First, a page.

Confidence, optimism grow in pockets of U.S. as firms rehire

At U.S. Steel's Minntac plant in Mountain Iron, Minn., all but about a dozen of the hundreds of workers who were laid off starting in March are back, says Mike Woods, president of United Steelworkers Local 1938. About 960 workers were rehired.

Woods says people are feeling more confident. "We live for right now and hope it continues in this direction," he says. "Things can change quick, though."

Economists aren't predicting big increases in employment. The Conference Board, a private research group, says online help-wanted ads are up 300,000 since April, including a 5% increase in August, but the group doesn't expect job growth until the end of the year.

"When employers are bringing back workers to ramp up production, that's unequivocally a good thing. The question becomes how prolonged and sustained that will be," says Mark Price, a labor economist at the Keystone Research Center, a non-partisan think tank in Harrisburg, Pa.

Some employers are giving their workers more hours instead of rehiring and others might conclude that they can get by with fewer workers, Price says. "I'm a bit worried because we are in such a deep hole," he says.

Some of the Simonton workers who endured layoffs still aren't sure how secure their jobs are. Melinda Landsaw, 28, was let go last December. Although her husband, Matt, who also works at the factory, kept his job, they considered selling their house and moving in with her mom. They used their savings to pay bills.

Now that she's back at work, Landsaw says, "I'm hoping the worst is over, but I'm not holding my breath," she says. She works as many overtime hours as she can get in case she's laid off again.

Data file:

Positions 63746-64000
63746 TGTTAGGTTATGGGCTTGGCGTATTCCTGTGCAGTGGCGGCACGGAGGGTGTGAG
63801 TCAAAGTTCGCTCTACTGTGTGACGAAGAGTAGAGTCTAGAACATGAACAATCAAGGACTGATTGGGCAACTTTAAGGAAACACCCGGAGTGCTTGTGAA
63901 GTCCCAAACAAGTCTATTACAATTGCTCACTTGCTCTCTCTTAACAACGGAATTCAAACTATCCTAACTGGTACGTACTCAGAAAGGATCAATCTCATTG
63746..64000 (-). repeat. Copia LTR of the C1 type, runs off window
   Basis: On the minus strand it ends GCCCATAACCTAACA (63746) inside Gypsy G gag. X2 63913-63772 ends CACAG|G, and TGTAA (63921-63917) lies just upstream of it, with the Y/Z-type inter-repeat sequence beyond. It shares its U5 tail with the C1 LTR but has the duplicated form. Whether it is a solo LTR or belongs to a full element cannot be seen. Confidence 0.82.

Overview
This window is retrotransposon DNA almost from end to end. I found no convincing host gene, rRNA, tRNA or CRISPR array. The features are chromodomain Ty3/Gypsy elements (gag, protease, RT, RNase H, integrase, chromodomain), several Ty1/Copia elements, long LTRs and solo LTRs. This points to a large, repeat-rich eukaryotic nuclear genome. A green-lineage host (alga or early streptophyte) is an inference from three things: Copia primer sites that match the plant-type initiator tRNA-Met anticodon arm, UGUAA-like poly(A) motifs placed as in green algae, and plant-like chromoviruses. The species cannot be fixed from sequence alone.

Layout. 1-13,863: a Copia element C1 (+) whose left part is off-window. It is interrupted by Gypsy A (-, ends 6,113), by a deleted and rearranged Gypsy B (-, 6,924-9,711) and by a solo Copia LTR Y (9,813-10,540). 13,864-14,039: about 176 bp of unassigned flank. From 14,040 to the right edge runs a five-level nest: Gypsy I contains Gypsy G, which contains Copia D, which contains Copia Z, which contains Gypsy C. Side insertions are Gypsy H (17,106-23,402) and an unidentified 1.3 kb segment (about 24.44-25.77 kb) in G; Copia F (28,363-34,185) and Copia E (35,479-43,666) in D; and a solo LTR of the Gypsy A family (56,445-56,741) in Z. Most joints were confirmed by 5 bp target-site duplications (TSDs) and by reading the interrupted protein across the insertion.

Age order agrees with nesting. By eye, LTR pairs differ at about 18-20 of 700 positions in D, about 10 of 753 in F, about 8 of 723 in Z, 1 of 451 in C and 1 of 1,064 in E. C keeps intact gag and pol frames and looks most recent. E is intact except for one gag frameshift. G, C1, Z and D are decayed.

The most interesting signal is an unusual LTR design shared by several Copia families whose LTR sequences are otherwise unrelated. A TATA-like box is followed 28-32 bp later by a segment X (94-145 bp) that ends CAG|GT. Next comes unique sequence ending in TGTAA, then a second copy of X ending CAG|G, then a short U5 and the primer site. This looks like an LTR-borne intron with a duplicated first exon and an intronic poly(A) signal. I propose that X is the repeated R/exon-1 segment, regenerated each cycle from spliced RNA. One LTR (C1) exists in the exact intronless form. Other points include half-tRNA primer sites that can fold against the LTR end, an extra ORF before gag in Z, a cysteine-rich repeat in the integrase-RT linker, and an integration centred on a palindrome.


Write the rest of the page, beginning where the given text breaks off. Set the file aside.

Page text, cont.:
Bob Criss smiles as he hauls packaged windows and doors to the bay where they're loaded onto trucks at the 225,000-square-foot Simonton Windows factory outside Paris on State Highway 133.

Simonton's 348 production employees work 12-hour shifts and make from $9.45 to $13.75 an hour, plant manager Tony Atzbach says. He says he was able to bring workers back in part because of increased demand thanks to federal stimulus programs that offer tax credits to buyers of energy-efficient doors and windows.

When he was laid off in December, Criss, 44, was told not to count on being called back. "I was devastated," he says. "I was worried about not being able to take care of my family."

Then things got worse. "My whole life I said that if I ever wanted a job, there was a job out there. But I went out looking for work and I couldn't find anything," he says. "I couldn't believe nobody was hiring. That was the scary part."

When the call came asking him to report back to the Simonton factory, Criss says, "I was thrilled to death. I'm surprised I didn't do cartwheels all the way here."

Even better, his 19-year-old stepson, Shawn Williams, was hired for a temporary job at Simonton. He had been working one day a week washing dishes at a restaurant.

When he got the job offer last month, Williams says, "I couldn't stop saying 'thank you.' " Even if he's laid off over the winter, he says, he has a good chance of being rehired next spring. "I feel really lucky," he says.

So does Dave Grovier. He was laid off by another factory in January and was hired for a seasonal job by Simonton last month. Grovier, 54, has a 9-year-old son, Michael. Grovier's wife, Lisa, has cerebral palsy and can't work.

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